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Local amenities, unobserved quality, and market clearing: Adjusting teacher compensation to provide equal education opportunities

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  • Tuck, Bradford
  • Berman, Matthew
  • Hill, Alexandra
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    Abstract

    Local school districts differ in their ability to pay for teacher quality, and in the amenities they offer as places to live and work. Market clearing with heterogeneous quality yields geographically varying teacher salary levels that confound scarcity with unobserved differences in quality. The paper discusses identification and estimation of a model of quality-adjusted teacher salaries in local markets with unobserved market-clearing prices. Exogenous variables in the model include community and district characteristics, job characteristics and working conditions, and individual characteristics. We apply the model to estimate the relative cost of providing comparably qualified teachers for urban and rural public schools in the state of Alaska, which has high geographic variation in amenities and local financial resources. The quality-adjusted geographic salary differentials implied by the results suggest much larger compensation differentials for isolated rural schools than most of these school districts can afford under current levels of state support.

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    Bibliographic Info

    Article provided by Elsevier in its journal Economics of Education Review.

    Volume (Year): 28 (2009)
    Issue (Month): 1 (February)
    Pages: 58-66

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    Handle: RePEc:eee:ecoedu:v:28:y:2009:i:1:p:58-66

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    Web page: http://www.elsevier.com/locate/econedurev

    Related research

    Keywords: Salary wage differentials School costs Teacher salaries;

    References

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    1. Gary Wagner & Tod Porter, 2000. "Location Effects and the Determination of Beginning Teacher Salaries: Evidence from Ohio," Education Economics, Taylor & Francis Journals, vol. 8(2), pages 109-127.
    2. Imazeki, Jennifer, 2005. "Teacher salaries and teacher attrition," Economics of Education Review, Elsevier, vol. 24(4), pages 431-449, August.
    3. Eric A. Hanushek & John F. Kain & Steven G. Rivkin & Daniel M. O'Brien, 2005. "The Market for Teacher Quality," Discussion Papers 04-025, Stanford Institute for Economic Policy Research.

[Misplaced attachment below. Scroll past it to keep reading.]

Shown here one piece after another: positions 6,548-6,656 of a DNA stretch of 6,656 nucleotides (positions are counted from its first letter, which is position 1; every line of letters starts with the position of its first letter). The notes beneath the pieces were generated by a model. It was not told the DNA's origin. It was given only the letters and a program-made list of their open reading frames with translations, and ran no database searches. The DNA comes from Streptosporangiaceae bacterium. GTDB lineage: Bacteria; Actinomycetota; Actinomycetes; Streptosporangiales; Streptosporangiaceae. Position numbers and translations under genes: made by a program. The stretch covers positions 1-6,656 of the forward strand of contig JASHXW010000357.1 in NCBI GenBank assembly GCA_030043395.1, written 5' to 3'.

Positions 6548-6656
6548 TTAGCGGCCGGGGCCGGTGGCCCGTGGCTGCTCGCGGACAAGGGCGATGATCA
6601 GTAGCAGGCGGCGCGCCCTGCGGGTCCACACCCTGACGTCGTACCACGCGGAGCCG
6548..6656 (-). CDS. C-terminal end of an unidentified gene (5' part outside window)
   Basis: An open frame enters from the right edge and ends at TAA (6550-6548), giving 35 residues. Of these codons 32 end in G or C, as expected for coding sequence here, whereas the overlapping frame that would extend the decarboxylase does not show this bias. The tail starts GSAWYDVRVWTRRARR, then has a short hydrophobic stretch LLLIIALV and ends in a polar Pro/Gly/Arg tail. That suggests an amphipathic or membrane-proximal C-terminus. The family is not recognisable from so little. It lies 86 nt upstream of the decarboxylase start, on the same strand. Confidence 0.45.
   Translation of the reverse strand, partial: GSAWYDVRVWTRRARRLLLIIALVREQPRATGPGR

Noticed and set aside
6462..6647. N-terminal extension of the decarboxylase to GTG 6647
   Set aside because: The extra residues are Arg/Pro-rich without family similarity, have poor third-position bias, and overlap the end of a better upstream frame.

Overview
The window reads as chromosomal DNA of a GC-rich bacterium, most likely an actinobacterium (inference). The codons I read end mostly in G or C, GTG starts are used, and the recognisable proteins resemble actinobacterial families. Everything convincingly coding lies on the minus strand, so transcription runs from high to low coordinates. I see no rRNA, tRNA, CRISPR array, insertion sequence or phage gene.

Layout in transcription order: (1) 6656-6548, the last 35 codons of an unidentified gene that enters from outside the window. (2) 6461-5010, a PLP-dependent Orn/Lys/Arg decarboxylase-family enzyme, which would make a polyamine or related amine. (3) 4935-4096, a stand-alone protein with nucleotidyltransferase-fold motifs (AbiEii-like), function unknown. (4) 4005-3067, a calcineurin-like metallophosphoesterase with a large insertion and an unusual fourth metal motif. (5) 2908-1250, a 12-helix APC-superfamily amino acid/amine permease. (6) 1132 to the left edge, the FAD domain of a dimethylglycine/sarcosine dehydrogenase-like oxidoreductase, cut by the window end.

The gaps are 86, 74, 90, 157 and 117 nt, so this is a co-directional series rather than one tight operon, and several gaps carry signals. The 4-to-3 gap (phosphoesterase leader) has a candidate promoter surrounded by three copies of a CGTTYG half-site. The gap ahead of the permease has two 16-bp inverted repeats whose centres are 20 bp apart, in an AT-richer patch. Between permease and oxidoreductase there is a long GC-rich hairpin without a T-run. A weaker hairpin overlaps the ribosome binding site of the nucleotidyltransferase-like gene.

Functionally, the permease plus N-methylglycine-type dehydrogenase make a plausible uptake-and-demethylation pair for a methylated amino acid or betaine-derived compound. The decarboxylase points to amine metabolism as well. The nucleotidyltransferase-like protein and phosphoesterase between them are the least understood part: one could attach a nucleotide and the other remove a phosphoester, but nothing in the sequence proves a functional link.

4. Rosen, Sherwin, 1974. "Hedonic Prices and Implicit Markets: Product Differentiation in Pure Competition," Journal of Political Economy, University of Chicago Press, vol. 82(1), pages 34-55, Jan.-Feb..
    5. Susanna Loeb & Marianne E. Page, 2000. "Examining The Link Between Teacher Wages And Student Outcomes: The Importance Of Alternative Labor Market Opportunities And Non-Pecuniary Variation," The Review of Economics and Statistics, MIT Press, vol. 82(3), pages 393-408, August.
    6. Eric A. Hanushek, 2002. "The Failure of Input-based Schooling Policies," NBER Working Papers 9040, National Bureau of Economic Research, Inc.
    7. Antos, Joseph R. & Rosen, Sherwin, 1975. "Discrimination in the market for public school teachers," Journal of Econometrics, Elsevier, vol. 3(2), pages 123-150, May.
    8. Stoddard, Christiana, 2005. "Adjusting teacher salaries for the cost of living: the effect on salary comparisons and policy conclusions," Economics of Education Review, Elsevier, vol. 24(3), pages 323-339, June.
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    Cited by:
    1. David Philip Mcarthur & Inge Thorsen & Jan Ub√łe, 2010. "A Micro-Simulation Approach to Modelling Spatial Unemployment Disparities," Growth and Change, Gatton College of Business and Economics, University of Kentucky, vol. 41(3), pages 374-402.
    2. David McArthur & Inge Thorsen, 2011. "Determinants of internal migration in Norway," ERSA conference papers ersa10p532, European Regional Science Association.

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